If you are interested in learning more about country-specific wind energy policies, you can visit the IEA’s wind policy database.

What Are Currently the Different Types of Wind Energy

There are two main types of wind energy:

  1. Onshore wind energy: Wind turbines are located on land. Construction, transportation, maintenance cost, and infrastructure needed to transmit electricity from onshore turbines to consumers is low. 

The current largest onshore wind farm in the world is the Gansu wind farm located in China. It consists of roughly 7,000 wind turbines across multiple wind farms Although it is still under construction, the planned capacity is 20 (gigawatts) GW, and the current installed capacity is 8 GW

  1. Offshore wind energy: Wind turbines are located in the ocean or freshwater. Construction, transportation, maintenance cost, and infrastructure needed to transmit electricity from offshore turbines to consumers is high. Offshore turbines are considerably larger than onshore turbines and can cost up to 20% more, and noise pollution, land use, and wildlife impact concerns are minimal compared to onshore turbines. 

The current largest offshore wind farm in the world is the Walney Extension wind farm located in the Irish Sea. Covering 56 square miles (149 square kilometers), the 87 wind turbines have an electricity generation potential of 659 megawatts (MW) of power. 

To harness wind energy, the wind turns wind turbine blades around a rotor, which spins a generator to create electricity. The two types of wind turbines are:

  1. Horizontal axis wind turbine (HAWT): Blades are assembled on a horizontal axis parallel to the ground. They can only receive and process wind head-on. 
  1. Vertical axis wind turbine (VAWT): Blades are assembled on a vertical axis perpendicular to the ground. They can receive and process wind from all directions, giving them a greater energy generation potential. 

Wind turbines can also be divided into three categories based on how much power they are capable of generating:

  1. Small (individual) turbines: These can produce up to 100 kilowatts (kW) of power, which is enough to power a home or a water pumping station.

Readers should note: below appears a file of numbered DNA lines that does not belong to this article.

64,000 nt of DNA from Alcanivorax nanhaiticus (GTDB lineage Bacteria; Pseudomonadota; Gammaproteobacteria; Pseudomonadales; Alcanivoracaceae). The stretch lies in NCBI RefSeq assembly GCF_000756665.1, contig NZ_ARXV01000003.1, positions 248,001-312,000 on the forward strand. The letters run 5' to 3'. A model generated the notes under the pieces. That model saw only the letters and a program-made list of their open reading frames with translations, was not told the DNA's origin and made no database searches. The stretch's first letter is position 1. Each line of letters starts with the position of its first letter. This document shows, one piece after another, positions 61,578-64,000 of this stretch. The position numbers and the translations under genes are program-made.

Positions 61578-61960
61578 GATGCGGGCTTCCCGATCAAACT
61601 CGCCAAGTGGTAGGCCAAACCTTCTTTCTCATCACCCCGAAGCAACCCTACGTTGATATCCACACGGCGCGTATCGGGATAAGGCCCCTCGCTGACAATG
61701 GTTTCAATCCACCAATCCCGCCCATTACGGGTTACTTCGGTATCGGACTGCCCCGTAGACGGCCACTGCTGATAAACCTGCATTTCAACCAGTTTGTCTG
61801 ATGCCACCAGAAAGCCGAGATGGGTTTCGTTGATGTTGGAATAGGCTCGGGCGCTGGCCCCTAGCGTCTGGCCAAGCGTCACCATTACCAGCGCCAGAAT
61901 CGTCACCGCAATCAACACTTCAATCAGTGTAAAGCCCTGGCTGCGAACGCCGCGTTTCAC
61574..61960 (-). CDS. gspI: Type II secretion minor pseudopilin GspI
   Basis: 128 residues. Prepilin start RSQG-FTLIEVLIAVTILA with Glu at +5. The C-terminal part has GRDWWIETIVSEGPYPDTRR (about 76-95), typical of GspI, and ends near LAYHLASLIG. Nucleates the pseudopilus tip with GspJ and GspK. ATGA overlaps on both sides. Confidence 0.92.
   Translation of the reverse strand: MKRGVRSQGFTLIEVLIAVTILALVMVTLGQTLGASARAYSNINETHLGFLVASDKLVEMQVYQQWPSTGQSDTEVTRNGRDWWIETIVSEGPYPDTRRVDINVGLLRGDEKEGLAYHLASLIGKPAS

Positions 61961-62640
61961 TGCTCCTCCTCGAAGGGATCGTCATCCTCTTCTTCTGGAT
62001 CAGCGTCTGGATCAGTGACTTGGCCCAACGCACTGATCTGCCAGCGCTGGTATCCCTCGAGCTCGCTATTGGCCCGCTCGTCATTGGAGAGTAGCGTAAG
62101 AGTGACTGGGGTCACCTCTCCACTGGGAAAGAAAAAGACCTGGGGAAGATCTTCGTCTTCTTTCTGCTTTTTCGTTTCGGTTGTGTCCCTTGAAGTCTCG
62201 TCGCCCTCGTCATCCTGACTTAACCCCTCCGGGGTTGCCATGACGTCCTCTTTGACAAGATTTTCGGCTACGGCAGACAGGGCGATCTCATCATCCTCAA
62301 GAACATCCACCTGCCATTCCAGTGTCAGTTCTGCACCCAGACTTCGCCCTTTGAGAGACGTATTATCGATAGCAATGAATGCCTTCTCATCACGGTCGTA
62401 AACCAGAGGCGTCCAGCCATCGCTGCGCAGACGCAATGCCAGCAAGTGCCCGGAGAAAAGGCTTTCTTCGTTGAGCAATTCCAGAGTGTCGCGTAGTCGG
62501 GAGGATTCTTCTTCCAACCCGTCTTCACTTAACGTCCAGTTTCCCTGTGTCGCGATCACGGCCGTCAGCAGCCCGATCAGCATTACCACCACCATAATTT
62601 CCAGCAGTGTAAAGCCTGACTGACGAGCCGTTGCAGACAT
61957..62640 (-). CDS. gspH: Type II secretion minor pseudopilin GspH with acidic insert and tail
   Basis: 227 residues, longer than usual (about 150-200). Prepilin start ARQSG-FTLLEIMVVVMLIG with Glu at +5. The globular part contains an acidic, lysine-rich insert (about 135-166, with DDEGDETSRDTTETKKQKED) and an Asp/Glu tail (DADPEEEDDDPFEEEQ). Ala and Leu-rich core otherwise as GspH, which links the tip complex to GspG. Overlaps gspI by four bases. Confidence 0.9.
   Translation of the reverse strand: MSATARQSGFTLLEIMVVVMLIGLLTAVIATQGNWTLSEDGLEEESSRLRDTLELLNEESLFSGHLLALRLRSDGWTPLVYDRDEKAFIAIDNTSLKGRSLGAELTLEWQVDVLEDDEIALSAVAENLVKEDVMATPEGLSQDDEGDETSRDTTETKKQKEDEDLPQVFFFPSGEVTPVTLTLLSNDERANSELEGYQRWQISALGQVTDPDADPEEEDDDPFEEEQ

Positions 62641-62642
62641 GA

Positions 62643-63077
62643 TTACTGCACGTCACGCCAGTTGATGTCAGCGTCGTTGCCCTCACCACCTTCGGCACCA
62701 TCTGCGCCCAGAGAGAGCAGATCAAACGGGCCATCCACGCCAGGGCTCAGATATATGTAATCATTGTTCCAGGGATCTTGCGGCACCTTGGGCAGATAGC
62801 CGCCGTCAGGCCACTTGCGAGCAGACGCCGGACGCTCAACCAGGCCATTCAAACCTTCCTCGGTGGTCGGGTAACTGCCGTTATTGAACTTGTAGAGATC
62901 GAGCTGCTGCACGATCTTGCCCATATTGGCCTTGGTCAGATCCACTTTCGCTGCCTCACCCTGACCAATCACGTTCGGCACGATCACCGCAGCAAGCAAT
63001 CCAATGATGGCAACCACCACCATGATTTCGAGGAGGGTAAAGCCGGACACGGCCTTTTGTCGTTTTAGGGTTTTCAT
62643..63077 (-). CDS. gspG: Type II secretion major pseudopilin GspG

1. Large turbines: These consist of 260-foot (80-meter (m)) tall towers and 130-foot (40m) long blades that can generate up to 1.8 MW of power. 
  1. Commercial turbines: These consist of 780-foot (240 m) tall towers and 530-foot (162 m) long blades that can generate anywhere from 4.8 to 9.5 MW of power. 
Related: Are you interested in learning more about wind energy? Check it out in this article here: Wind Energy Explained: All You Need to Know

Final Thoughts

Wind energy has a long history that dates back to 5,000 B.C., when it was initially used to facilitate transportation and food production. The invention of the wind turbine for electricity generation in the late 1800s kicked off wind energy’s rise in the global market. 

Over time, wind energy has become the cheapest, fastest-growing, and leading non-hydro renewable energy technology with a low carbon emissions profile. The formation of the International Energy and International Renewable Energy agencies plus the implementation of the Paris Climate Agreement Climate have propelled wind energy into the spotlight as one replacement for traditional fossil fuels.

Wind energy is poised to see continued growth in the future as we look to reduce greenhouse gas emissions to levels stated in the Paris Agreement. Increasing policy and private-sector efforts, facilitating the permitting of onshore wind energy, and reducing offshore wind costs will be crucial to meeting wind energy-related climate goals.

Stay impactful,

Illustration of a signature for Grace



Sources

Photo of author
Did you like this article?

Get the 5-minute newsletter that makes reading impactful news enjoyable—packed with actionable insights to make a positive impact in your daily life.

Three Related Posts

One Unrelated Post